So how does it work? Signal Boost uses the 3GPP UMA/GAN standard that we have seen implemented in other markets (T-Mobile in the US being a key proponent of the technology) to offload mobile traffic onto a WiFi connection.
From a user perspective, the key advantage of Signal Boost is clear - it provides the ability to maintain mobile connectivity, not just for calls but for all mobile services - MMS, SMS etc., even when the network coverage is poor. For rural subscribers for example, this is pretty awesome! A secondary benefit is that generally speaking WiFi uses less power than the mobile network, so battery life can also be improved.
It goes without saying of course that there are benefits for the operator. Aside from being able to provide a better customer experience, offloading traffic to WiFi also allows networks to help avoid capacity issues on cells particularly in metropolitan areas.
That's the theory... but how does it work? Seamlessly!
I was provided with a box-fresh HTC Explorer with an Orange SIM card. The process was simple - turn the device on, run through the setup wizard (including configuring my home WiFi network), launch the signal boost application from the launcher, enable it and a small 'house' icon appears in the notification bar. Initially it is red and when it turns greenafter 30-60 seconds, (the signal indicator also turns grey), you're connected! It is important to make sure that the WiFi connection is set to not turn off when the screen goes off.
Once set up, due to my naturally suspicious nature , I had a little dig around to be doubly sure that the mobile network wasn't active before making and receiving some calls as well as sending and receiving some SMS. No problems, and indistinguishable from using the device on the 'real network'.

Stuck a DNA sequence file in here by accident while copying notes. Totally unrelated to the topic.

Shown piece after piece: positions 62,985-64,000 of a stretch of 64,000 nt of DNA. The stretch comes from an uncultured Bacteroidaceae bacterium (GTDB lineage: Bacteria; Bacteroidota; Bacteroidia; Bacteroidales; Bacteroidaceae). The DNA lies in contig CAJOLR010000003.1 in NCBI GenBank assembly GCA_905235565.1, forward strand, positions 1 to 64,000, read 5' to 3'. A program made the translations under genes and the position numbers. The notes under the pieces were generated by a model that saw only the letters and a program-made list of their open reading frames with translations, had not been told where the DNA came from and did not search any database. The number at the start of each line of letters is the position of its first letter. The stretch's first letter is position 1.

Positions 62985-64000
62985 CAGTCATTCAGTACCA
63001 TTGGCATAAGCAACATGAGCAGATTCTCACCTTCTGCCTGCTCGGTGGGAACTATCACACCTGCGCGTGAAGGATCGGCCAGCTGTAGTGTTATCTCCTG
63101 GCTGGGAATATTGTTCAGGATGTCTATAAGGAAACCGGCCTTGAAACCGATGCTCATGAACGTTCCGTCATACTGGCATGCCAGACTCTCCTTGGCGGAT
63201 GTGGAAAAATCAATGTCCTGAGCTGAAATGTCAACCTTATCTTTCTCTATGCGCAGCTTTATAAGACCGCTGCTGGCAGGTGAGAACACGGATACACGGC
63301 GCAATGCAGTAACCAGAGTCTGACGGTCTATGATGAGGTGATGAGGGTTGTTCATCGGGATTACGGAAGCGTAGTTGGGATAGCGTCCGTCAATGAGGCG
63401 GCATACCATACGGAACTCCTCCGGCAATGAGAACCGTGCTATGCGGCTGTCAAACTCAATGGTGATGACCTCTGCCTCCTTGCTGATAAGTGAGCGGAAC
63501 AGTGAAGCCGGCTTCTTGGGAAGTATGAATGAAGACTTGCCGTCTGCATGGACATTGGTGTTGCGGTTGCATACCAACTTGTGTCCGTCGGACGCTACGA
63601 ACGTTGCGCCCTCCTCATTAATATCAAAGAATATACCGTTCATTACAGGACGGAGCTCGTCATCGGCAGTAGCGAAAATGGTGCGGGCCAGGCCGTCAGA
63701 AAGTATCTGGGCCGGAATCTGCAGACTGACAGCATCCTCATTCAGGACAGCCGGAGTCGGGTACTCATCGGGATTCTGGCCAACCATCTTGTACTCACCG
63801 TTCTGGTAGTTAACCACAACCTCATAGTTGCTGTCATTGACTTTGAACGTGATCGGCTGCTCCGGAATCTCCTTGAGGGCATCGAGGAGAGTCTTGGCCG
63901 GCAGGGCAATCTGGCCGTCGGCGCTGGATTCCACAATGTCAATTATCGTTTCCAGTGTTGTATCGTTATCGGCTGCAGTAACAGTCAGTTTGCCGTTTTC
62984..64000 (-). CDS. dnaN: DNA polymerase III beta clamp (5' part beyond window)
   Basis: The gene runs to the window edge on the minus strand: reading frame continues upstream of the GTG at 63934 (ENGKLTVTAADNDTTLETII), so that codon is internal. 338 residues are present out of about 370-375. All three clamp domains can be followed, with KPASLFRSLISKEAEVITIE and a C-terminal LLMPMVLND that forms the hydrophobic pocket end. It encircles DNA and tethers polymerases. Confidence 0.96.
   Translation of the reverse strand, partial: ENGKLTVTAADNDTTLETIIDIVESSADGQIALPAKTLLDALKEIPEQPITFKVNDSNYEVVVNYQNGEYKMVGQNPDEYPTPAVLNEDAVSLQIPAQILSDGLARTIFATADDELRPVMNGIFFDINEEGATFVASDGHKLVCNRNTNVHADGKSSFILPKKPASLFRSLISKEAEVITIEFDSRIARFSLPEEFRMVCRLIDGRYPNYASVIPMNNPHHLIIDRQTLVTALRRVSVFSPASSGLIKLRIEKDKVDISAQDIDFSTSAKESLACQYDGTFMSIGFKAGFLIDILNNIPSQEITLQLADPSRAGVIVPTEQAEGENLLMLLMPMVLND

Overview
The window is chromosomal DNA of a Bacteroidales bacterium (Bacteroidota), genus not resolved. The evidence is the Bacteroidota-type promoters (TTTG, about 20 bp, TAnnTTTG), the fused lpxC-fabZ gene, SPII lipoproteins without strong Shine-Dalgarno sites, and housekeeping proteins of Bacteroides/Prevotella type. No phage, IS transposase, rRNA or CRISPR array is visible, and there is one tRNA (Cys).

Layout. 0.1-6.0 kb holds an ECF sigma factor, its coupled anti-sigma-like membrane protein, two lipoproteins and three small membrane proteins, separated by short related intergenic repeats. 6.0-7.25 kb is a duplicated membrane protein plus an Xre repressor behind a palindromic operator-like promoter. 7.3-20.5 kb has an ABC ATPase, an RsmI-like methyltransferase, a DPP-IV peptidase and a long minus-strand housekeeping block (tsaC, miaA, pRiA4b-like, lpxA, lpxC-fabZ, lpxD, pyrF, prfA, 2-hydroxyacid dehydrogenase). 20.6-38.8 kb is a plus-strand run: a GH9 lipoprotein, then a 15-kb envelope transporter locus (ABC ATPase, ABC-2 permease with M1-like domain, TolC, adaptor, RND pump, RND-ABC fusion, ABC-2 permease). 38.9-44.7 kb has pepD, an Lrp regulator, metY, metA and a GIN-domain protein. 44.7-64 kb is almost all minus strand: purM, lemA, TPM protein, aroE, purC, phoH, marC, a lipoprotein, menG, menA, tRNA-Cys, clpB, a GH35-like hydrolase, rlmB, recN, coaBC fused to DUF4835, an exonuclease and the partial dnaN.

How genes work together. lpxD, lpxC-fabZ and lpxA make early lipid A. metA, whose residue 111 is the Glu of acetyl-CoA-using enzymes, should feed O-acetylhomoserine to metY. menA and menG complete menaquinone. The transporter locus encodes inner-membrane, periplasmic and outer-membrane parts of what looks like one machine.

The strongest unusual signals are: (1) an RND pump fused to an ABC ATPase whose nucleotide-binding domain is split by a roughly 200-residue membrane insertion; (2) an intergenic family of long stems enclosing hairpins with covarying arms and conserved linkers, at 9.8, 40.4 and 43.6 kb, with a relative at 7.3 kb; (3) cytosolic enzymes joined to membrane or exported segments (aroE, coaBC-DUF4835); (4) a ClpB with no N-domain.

So that's the good... what about downsides? For me there are two key issues that would ideally be fixed for the technology really to take off.
The first is handover. The current implementation by Kineto Wireless doesn't hand over calls between WiFi and the mobile network, not too useful if you happen to stray away from your home WiFi. The GSM standard does allow for this, so I imagine this will appear in a future release.
The second is device compatability. While Orange are supporting the service on the Cha Cha, Desire S, Explorer and Wildfire S from HTC, the Optimus ME and Optimus One from LG, the Orange Monte Carlo from ZTE and the Orange Barcelona and Stockholm from Huawei, it is dependent on having an Orange supplied device with an Orange approved software build. Users with devices not on the list above or with SIM free devices need not apply. Being able to just download an application from the Play Store to use Signal Boost would be excellent.
All in all, Signal Boost is a neat technology that's genuinely worth having and a viable alternative to dedicated Femtocell hardware. I'd love to see all the UK networks picking it up.
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